Biography of Emmeline Pankhurst
Elizabeth Streatfeild-James, BA History, Durham University
On this day in 1858 Emmeline Pankhurst, a British suffragette, was born. She played a militant role in helping gain women the right to vote. She was born into a radical political family in Manchester. She married Richard Pankhurst, a lawyer and supporter of the women’s suffrage movement in 1870.
In 1894 she was elected to be a poor law guardian and spent time visiting workhouses in Manchester, witnessing the shocking levels of poverty and trying to improve the conditions.
In 1903 she founded the Women’s Social and Political Union (WSPU), an all-women suffrage organisation dedicated to “deeds, not words”. The group was dedicated to achieving full suffrage for all women through whatever means possible; this included tying themselves to railings, smashing windows, vast demonstrations, placing bombs in post boxes and refusing to eat in prison in an attempt to force the government to release them before they died from starvation. The group operated in vast contrast to the National Union of Women’s Suffrage Societies (NUWSS) founded by Millicent Fawcett, which was dedicated to achieving women’s suffrage through peaceful and democratic means.
At the start of the First World War Emmeline Pankhurst called a truce with the government ensuring that all political prisoners were released. She famously asked: “What is the use of fighting for a vote if we have not got a country to vote in?” During the war women were essential to keeping the country running on the home front. They were drafted into factories and took on many jobs which had previously only been available to men, including munitions factories, ticket collectors, railway guards and firefighters.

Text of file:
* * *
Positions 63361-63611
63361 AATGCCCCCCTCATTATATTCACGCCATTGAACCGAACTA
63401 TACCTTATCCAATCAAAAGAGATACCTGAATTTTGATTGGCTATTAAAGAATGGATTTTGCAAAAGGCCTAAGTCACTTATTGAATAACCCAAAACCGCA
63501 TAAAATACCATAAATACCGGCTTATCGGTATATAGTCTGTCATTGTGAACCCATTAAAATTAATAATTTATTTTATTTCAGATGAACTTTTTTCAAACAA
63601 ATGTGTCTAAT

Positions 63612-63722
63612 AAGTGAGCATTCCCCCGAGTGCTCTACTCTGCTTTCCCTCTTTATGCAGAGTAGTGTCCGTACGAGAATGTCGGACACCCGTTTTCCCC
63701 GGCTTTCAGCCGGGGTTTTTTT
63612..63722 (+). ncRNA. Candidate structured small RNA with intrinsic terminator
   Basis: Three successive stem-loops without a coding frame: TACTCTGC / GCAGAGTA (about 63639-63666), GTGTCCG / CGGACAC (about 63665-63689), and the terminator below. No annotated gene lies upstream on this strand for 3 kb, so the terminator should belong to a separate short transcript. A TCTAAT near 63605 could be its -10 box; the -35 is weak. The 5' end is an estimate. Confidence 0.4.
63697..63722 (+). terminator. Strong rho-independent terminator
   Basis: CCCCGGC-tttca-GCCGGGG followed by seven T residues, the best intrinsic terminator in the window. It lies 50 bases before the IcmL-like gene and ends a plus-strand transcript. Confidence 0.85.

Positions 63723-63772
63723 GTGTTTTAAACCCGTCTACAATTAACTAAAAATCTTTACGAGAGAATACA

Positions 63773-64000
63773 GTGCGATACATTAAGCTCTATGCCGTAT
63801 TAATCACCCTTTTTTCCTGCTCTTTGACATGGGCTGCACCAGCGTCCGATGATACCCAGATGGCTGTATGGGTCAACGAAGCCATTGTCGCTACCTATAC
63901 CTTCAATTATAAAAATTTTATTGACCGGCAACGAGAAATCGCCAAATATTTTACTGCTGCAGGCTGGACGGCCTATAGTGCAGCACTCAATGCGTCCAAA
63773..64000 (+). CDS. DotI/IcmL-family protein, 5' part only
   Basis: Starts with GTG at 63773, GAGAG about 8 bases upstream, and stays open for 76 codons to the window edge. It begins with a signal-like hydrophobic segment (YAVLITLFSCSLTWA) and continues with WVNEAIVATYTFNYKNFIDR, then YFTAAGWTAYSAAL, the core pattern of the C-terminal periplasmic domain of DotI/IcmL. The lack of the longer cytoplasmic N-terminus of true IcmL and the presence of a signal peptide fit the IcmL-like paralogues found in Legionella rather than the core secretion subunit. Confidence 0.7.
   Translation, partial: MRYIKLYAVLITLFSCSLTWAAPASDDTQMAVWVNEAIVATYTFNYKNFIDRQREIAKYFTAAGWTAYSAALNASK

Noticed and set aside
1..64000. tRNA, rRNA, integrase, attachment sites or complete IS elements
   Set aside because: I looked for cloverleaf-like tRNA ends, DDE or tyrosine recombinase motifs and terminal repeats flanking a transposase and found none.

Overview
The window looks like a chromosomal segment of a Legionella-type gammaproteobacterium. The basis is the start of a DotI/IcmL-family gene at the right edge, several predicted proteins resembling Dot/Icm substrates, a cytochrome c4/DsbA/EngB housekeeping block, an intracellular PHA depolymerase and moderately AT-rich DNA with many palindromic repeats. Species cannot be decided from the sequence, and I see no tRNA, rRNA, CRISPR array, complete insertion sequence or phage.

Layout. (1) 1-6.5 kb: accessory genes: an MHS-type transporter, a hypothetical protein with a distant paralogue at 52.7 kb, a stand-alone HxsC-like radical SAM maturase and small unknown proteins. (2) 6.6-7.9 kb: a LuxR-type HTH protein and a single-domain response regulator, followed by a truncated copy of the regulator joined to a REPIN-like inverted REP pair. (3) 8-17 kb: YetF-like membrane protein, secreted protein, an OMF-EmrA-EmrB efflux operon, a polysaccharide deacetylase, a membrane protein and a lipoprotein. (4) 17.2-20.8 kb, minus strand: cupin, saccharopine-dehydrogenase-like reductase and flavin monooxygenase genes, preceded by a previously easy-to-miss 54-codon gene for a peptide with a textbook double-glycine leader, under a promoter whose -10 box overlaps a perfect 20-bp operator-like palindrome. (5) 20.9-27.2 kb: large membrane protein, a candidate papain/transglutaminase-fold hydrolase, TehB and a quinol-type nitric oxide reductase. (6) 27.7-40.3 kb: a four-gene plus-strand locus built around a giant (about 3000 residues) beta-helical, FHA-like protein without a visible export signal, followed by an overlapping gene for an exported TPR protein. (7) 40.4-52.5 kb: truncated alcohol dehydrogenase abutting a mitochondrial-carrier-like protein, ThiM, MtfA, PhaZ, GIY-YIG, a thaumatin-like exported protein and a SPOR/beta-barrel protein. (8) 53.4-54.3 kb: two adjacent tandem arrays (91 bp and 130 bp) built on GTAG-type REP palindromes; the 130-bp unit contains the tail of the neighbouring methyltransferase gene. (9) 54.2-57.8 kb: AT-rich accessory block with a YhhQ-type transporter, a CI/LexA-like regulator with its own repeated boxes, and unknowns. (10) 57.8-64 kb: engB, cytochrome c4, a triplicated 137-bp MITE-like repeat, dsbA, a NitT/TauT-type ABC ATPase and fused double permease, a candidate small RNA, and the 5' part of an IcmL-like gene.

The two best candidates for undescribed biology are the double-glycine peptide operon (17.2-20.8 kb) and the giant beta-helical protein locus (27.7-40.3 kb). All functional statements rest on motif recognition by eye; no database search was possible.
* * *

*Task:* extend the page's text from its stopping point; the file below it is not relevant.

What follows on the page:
There is some debate over how successful the militant campaigns were and whether they actually helped or hindered the suffrage movement. Some argue that violence encouraged already entrenched ideas about female inability to handle the pressures of the vote, whereas others believe it raised the profile of the movement and was a key factor in raising the campaign to a higher profile.
Despite these debates, she is remembered by all as a key member of the women’s suffrage campaign and was definitely a contributing factor towards women gaining the vote. She died in 1928, shortly after the introduction of the bill which finally granted women equal voting rights with men, but weeks before it became law as the Representation of the People (Equal Franchise) Act 1928.